Skip to main content

5 Major South African Companies that have fallen prey to Cyber-crime

By 13th June 2017May 7th, 2020One Comment

For business leaders in South Africa, corporate cybercrime is taking center stage as a major risk to the enterprise. The ‘hacking economy’ is now thriving worldwide, and local businesses and organisations are starting to fall prey to sophisticated attacks. These often come in the insidious forms of encryption and ransomware.

Worryingly, for businesses that are already being challenged by a fragile socio-political environment, targeted cyber attacks can prove to be crippling. Often, the reputational damage cannot even be properly quantified.

We have already seen major SA businesses and media organisations come under attack: here are five examples of hackers wreaking financial and political havoc…

Ster-Kinekor springs a leak

According to reports, up to 7 million South Africans were affected by a data leak via a website belonging to local movie theatre chain Ster-Kinekor.

In March 2017, an online resource called ‘’, which helps users find out if any of their accounts have been compromised, tweeted about the breach – saying that “Ster-Kinekor had 1.6 million accounts exposed in 2017.”

The tweet came after Durban-based software developer Matt Cavanagh announced that he had discovered a flaw in the Ster-Kinekor booking website and had reported it to the company. Although he notified Ster-Kinekor in late 2016, the extent – and consequences – of the flaw have only recently been made public.

Gupta-linked media & the SABC get singled out

In 2016, hacktivist group Anonymous Africa reportedly hacked the websites of Gupta-linked media outlets and companies. The M&G reported that the websites of the Gupta-owned newspaper The New Age, news channel ANN7, and companies Sahara and Oakbay Investments were forced offline for a short period.

During the same week, Anonymous Africa linked itself to attacks on other South African websites – most notably the SABC’s. The public broadcaster later confirmed to Fin24 that it was ‘the subject of a hack attack that resulted in several of its websites going down for hours…’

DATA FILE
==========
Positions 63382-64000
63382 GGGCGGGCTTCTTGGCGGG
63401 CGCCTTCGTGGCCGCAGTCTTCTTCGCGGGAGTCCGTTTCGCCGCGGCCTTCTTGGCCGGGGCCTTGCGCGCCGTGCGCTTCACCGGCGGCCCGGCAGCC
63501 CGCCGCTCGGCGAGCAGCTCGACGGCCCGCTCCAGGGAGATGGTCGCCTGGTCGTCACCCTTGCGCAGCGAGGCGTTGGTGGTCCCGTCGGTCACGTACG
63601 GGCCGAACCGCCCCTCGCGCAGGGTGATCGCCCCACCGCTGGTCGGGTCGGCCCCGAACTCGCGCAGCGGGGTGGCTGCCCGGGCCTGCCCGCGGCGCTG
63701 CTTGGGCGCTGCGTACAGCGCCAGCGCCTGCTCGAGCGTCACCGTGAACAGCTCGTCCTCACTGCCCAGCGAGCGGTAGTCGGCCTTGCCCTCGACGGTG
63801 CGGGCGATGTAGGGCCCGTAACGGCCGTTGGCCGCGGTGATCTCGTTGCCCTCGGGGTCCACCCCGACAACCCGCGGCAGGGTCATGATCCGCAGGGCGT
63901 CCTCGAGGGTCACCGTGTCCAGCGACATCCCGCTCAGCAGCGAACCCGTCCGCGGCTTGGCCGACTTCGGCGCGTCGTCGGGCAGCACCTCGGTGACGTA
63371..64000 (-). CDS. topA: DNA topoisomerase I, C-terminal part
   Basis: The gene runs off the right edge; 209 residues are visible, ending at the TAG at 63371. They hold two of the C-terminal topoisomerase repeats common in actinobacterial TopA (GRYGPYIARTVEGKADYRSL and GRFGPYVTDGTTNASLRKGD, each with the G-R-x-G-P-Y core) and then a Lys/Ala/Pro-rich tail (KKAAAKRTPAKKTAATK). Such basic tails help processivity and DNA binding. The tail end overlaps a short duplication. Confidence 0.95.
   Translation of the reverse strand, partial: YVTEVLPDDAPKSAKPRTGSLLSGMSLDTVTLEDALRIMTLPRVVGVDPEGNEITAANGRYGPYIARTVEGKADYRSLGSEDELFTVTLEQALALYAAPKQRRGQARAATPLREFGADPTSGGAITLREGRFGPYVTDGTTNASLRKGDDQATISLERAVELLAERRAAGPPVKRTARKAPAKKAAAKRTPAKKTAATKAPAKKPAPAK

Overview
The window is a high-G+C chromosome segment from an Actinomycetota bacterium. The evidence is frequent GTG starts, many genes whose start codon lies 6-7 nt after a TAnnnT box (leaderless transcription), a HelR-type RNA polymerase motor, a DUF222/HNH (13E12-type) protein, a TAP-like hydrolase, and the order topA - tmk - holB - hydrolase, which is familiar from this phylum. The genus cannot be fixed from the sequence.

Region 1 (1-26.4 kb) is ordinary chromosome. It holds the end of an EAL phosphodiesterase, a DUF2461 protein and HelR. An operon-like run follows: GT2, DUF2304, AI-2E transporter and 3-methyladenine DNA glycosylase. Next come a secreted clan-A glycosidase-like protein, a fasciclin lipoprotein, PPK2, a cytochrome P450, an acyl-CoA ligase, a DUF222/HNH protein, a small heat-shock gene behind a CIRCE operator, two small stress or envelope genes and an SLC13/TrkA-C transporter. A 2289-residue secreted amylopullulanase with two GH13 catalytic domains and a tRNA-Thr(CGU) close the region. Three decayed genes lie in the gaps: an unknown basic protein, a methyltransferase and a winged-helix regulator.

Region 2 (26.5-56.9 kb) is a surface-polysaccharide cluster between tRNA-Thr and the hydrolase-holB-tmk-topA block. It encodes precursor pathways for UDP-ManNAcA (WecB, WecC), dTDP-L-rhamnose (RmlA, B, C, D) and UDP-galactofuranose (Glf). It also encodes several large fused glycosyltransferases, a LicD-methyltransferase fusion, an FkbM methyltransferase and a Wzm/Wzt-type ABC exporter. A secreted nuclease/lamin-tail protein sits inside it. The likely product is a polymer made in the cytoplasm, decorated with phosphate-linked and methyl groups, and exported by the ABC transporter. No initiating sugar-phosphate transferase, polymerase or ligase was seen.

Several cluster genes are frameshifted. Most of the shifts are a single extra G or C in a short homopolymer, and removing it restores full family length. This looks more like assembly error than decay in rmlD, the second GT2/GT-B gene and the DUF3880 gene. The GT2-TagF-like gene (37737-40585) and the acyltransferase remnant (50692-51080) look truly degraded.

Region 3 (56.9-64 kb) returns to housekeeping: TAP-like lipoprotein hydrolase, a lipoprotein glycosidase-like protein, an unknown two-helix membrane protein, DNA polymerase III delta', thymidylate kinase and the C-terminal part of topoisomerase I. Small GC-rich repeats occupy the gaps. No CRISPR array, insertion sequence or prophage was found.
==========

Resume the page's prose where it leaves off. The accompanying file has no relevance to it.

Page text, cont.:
Anonymous Africa claimed responsibility for the attack while the SABC said it was investigating the matter. The hacktivist group said it attacked in light of allegations of censorship at the SABC.

Top SA banks take a sustained hit

Given the sensitive financial data they hold, banks are often the most highly prized targets for sophisticated cybercriminals. In 2006, three of SA’s major four banks – FNB, Standard Bank and ABSA – fell victim to several attacks. The fallout was estimated to have cost around the US $80.000, although banking officials noted that further intrusions were detected after the initial hits. As a result, a more accurate estimate of the total amount stolen (and total damages) could not be provided at the time.

Three years later, in 2009, the infamous WikiLeaks group hacked South African banks and released the uncensored Competition Commission report. Their purported mission was to make consumers aware of why banking fees are so high and why these institutions do not serve low-income segments in the country. The Commission stated that the decision to blackout certain information in the report was taken by the banking institutions themselves.

Telkom’s teenage blush

In 1998, South African police arrested a teenage boy from Rondebosch who had hacked through all the security features of the South African telecommunications company’s computer system. The boy did no damage, although he could move large amounts of money around using the system.

Stats SA becomes an unwilling mouthpiece

In 1999, hackers attacked the Stats SA website, replacing statistics about the country with mockery of (ironically) Telkom. The Reuters news agency reported that visitors to the site who normally see the latest consumer price index and GDP figures were instead faced with comments such as “Telkom stop your … lame-ass monopoly or we will disconnect you.”

Join the discussion One Comment

Leave a Reply